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Forests 2016, 7(5), 109; doi:10.3390/f7050109

The Effects of Disturbance History on Ground-Layer Plant Community Composition in British Columbia

1
Department of Geography, Simon Fraser University, 8888 University Drive, Burnaby, BC V5A 1S6, Canada
2
Department of Forest Ecosystems and Society, Oregon State University, 336 Richardson Hall, Corvallis, OR 97331, USA
*
Author to whom correspondence should be addressed.
Academic Editors: Brian J. Palik and Eric Jokela
Received: 29 February 2016 / Revised: 6 May 2016 / Accepted: 13 May 2016 / Published: 21 May 2016
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Abstract

Plant communities are sensitive to perturbations and may display alternative recovery pathways depending on disturbance history. In sub-boreal lodgepole pine forests of central interior British Columbia, Canada, fire and logging are two widespread landscape disturbances that overlap in many regions. We asked whether cumulative, short-interval disturbance from logging and fire resulted in different ground-layer plant communities than resulted from fire alone. Using field-collected data, we compared the taxonomic composition and functional traits of 3-year old plant communities that were either harvested 6-to-13 years prior, or not harvested prior to being burned in a large stand-replacing fire. The taxonomic composition diverged between the two treatments, driven primarily by differences in a few key indicator species such as Petasites frigidus and Vaccinium membranaceum. Analysis of individual species’ morphological traits indicated that only a few species vary in size in relation to disturbance history. Our data suggest that a history of forest harvest leaves a subtle footprint on post-fire ground-layer plant communities at early stages of succession. View Full-Text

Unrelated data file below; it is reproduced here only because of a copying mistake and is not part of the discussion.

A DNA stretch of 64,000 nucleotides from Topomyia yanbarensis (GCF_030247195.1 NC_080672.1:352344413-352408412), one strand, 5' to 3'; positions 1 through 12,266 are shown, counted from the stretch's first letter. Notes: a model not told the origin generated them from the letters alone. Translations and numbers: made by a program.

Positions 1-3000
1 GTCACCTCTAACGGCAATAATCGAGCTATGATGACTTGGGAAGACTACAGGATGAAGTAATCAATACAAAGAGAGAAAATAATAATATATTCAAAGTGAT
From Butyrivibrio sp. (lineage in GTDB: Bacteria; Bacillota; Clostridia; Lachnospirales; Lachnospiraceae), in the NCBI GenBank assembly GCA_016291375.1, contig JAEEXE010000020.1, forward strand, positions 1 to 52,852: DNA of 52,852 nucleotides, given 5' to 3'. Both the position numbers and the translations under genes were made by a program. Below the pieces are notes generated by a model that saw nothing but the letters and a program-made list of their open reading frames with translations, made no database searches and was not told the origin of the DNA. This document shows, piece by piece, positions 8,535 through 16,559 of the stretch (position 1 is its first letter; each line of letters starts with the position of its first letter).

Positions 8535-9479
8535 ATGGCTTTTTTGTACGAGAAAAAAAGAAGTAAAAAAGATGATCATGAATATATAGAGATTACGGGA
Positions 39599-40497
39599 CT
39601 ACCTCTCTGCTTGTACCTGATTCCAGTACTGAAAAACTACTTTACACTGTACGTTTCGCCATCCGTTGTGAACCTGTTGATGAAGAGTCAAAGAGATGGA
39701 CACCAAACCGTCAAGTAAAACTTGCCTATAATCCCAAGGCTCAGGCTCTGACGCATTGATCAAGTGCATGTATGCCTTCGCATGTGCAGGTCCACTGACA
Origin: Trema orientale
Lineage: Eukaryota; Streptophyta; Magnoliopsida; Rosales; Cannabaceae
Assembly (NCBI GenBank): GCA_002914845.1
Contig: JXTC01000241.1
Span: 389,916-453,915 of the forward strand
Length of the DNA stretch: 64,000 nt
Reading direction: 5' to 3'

Keywords: disturbance history; multiple disturbance effects; wildfire; clearcut logging; forest harvest; understory species composition; plant functional traits disturbance history; multiple disturbance effects; wildfire; clearcut logging; forest harvest; understory species composition; plant functional traits
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This is an open access article distributed under the Creative Commons Attribution License which permits unrestricted use, distribution, and reproduction in any medium, provided the original work is properly cited. (CC BY 4.0).

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Ton, M.; Krawchuk, M.A. The Effects of Disturbance History on Ground-Layer Plant Community Composition in British Columbia. Forests 2016, 7, 109.

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